Dana White on How He Kept The UFC Alive During The Pandemic; ‘I Figured There Had to Be a Way’

UFC president Dana White discusses the struggles involved in keeping the UFC afloat during the COVID-19 outbreak.

Dana White
Dana White - Courtesy of @TuckerCarlson on Twitter

In March 2020, businesses and sports began to shut down as the COVID-19 pandemic was in its infancy. With everybody in panic mode, Dana White and the company chose a different route, opting to keep their business moving forward with as little compromise as possible. It was a somewhat controversial move at the time, but the UFC proved they knew what they were doing to both keep fighters safe and to keep fans entertained on a weekly basis during quarantine.

UFC President Dana White sat down with Tucker Carlson, host of Tucker Carlson Tonight on Fox News, inside the UFC APEX in Las Vegas to discuss the promotion’s handling of the COVID-19 pandemic and its decision to keep the wheels turning while other businesses were stopped in their tracks. 

“This ironically was built… We were literally putting the last nails and screws in this place right when COVID hit. So, it couldn’t have been more perfect if we were actually allowed to use the arena because they shut Nevada down and we couldn’t even do it in our own facility that we controlled and that we could have created a bubble here, but the government wouldn’t let us.”

With the inability to run events of any type, Dana White was frustrated, but nevertheless determined to find a way. 

“Yeah, it was tough. I say it all the time, COVID was the toughest thing I ever had to navigate in the history of this company. And if you look at where we came from, that’s actually saying something. But my attitude and my thought process was, ‘This is America. We don’t quit. We don’t give up. And we definitely don’t run and hide in our houses.’ I figured there had to be a way.”

Dana White Refused to Lay Off Employees Who Have Been Loyal to Him For Years

With organizations all over the world shutting down and laying off workers, Dana White and the UFC pressed on, retaining all of their employees despite not having established a way to keep the business going in the significantly restricted world of the COVID-19 pandemic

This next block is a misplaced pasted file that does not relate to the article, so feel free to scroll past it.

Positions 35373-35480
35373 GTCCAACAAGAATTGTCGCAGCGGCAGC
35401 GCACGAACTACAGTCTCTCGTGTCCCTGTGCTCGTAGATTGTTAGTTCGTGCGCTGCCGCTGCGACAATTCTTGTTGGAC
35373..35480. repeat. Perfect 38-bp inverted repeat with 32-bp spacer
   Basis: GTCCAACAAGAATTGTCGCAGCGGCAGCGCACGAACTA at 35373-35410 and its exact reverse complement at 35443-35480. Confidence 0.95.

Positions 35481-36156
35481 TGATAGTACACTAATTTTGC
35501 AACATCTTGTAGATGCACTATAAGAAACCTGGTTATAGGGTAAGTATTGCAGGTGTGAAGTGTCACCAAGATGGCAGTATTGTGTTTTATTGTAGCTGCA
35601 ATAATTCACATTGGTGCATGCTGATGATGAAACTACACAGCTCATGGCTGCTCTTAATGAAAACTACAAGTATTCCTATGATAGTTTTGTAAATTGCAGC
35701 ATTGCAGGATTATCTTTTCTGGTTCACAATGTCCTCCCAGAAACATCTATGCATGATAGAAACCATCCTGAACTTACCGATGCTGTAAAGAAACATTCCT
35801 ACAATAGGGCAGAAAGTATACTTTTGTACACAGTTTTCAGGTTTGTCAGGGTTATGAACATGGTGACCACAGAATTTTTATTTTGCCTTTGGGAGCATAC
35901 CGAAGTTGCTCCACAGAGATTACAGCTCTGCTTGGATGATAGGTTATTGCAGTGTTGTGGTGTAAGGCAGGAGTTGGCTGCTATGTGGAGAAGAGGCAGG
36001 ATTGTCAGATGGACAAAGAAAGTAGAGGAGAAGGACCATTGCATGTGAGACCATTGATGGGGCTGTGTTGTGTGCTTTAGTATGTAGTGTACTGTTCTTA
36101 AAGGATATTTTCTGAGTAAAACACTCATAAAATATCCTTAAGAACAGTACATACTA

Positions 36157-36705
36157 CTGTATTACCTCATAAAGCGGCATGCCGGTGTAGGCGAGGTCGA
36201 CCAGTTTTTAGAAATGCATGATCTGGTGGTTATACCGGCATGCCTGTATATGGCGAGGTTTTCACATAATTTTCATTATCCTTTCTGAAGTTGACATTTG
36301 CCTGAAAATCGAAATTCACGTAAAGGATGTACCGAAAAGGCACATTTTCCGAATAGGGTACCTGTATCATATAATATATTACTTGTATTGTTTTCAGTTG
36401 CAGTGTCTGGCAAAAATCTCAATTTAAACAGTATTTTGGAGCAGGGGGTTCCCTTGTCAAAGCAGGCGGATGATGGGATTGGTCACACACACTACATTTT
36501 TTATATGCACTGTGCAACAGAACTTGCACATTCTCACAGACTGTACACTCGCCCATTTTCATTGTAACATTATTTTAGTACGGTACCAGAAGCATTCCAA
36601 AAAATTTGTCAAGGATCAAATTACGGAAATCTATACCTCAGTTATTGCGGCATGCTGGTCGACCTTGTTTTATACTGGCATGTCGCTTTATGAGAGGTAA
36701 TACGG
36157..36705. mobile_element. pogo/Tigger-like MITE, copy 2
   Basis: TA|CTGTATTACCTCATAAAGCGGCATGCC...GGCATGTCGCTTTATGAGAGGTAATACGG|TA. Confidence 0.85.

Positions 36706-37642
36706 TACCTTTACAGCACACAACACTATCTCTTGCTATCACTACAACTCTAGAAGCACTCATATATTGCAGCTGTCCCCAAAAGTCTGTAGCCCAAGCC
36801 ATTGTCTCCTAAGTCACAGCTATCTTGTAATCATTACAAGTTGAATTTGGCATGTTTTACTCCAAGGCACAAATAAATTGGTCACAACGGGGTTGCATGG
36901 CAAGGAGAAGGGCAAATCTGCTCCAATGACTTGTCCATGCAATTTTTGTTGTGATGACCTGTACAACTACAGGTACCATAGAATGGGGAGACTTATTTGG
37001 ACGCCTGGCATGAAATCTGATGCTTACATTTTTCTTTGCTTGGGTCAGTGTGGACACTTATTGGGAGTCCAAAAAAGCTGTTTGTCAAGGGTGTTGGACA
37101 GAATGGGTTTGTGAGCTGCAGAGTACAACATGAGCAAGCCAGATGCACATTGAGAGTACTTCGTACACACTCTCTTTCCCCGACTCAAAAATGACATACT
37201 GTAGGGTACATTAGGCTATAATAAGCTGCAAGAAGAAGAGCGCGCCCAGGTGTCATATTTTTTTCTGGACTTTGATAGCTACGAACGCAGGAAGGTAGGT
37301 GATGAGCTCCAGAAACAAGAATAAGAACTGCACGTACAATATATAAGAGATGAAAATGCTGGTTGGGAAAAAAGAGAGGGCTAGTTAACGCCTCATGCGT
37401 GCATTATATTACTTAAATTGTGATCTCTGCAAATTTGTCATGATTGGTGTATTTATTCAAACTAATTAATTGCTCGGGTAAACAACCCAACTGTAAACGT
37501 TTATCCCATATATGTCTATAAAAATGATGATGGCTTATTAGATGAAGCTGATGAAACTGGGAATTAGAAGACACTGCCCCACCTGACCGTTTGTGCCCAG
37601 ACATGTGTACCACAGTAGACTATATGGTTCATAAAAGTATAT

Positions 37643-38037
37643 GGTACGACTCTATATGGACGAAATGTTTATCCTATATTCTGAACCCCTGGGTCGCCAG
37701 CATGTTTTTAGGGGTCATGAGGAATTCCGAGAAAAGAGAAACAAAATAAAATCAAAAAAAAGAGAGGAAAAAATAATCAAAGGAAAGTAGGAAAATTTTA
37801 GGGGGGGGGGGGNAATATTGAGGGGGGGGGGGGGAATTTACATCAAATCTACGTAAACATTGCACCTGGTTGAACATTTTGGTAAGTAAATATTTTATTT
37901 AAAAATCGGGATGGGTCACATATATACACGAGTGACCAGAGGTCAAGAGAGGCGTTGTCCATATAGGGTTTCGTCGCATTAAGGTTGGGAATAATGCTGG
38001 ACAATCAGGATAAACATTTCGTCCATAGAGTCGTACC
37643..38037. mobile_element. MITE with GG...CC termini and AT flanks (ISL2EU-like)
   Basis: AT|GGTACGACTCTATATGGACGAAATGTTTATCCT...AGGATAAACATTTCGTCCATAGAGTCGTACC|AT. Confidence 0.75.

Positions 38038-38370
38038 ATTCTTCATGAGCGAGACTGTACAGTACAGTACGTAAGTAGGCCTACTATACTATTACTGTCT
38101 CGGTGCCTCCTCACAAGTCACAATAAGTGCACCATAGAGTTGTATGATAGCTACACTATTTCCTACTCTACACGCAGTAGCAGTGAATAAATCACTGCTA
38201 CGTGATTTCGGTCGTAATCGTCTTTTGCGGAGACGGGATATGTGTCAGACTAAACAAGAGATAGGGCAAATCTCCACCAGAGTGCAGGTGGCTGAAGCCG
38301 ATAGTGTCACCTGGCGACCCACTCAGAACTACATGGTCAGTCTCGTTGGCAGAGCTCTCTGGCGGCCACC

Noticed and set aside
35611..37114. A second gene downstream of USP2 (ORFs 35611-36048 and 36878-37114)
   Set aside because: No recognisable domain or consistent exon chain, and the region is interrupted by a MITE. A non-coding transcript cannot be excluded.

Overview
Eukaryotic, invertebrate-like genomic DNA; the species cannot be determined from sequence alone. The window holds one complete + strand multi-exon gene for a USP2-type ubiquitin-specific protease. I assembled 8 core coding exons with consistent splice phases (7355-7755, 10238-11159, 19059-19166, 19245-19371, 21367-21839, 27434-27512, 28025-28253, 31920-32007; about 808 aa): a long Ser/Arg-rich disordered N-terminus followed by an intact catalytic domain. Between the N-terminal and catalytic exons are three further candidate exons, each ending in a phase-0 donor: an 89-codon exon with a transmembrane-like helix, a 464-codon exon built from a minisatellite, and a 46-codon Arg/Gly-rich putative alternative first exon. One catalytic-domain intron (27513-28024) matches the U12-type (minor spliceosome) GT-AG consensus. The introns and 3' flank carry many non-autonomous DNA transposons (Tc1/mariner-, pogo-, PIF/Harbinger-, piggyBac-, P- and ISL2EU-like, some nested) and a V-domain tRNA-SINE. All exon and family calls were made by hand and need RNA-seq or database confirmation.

“A lot of my people around here have been with me for a long time. 10-20 years and we do events every weekend. These people work hard, they’ve been dedicated to this company, to me. If you look at COVID, it’s probably the scariest thing to happen in the history of my life, and to all of a sudden just dump my employees the minute something bad happens, it’s just not the way that I’m built. It wasn’t gonna no matter what. I would have rather seen the company burn and go down in flames before I would hurt my employees.”

Determined to keep their employees, it presented a problem for the UFC. Not being able to broadcast live events with a live crowd significantly diminished the UFC’s profits. Unable to run events in American venues, Dana White began looking at the possibility of setting up shop on an island. 

“You figure out how to put on events. You figure out how to keep the show alive and keep it going. At the time, I’m close to the royal family in Abu Dhabi and they were doing testing over there. If they were doing testing, we could do testing over here. It was just a matter of figuring out how to do it and figuring out a place where we could go where we could build a true bubble and make sure the people were safe and put on events.”

Thus, Fight Island was born. The UFC established its own bubble on Yas Island in Abu Dhabi. The first event held on Fight Island was UFC 251: Usman vs. Masvidal. The promotion would go on to hold nine events at the remote location through October 2020. In January 2021 the UFC continued running events in Abu Dhabi, but by then the setting shifted to Etihad Arena. 

The UFC will return to Etihad Arena on October 22nd for UFC 280: Oliveira vs. Makhachev.

Published on September 27, 2022 at 10:01 am
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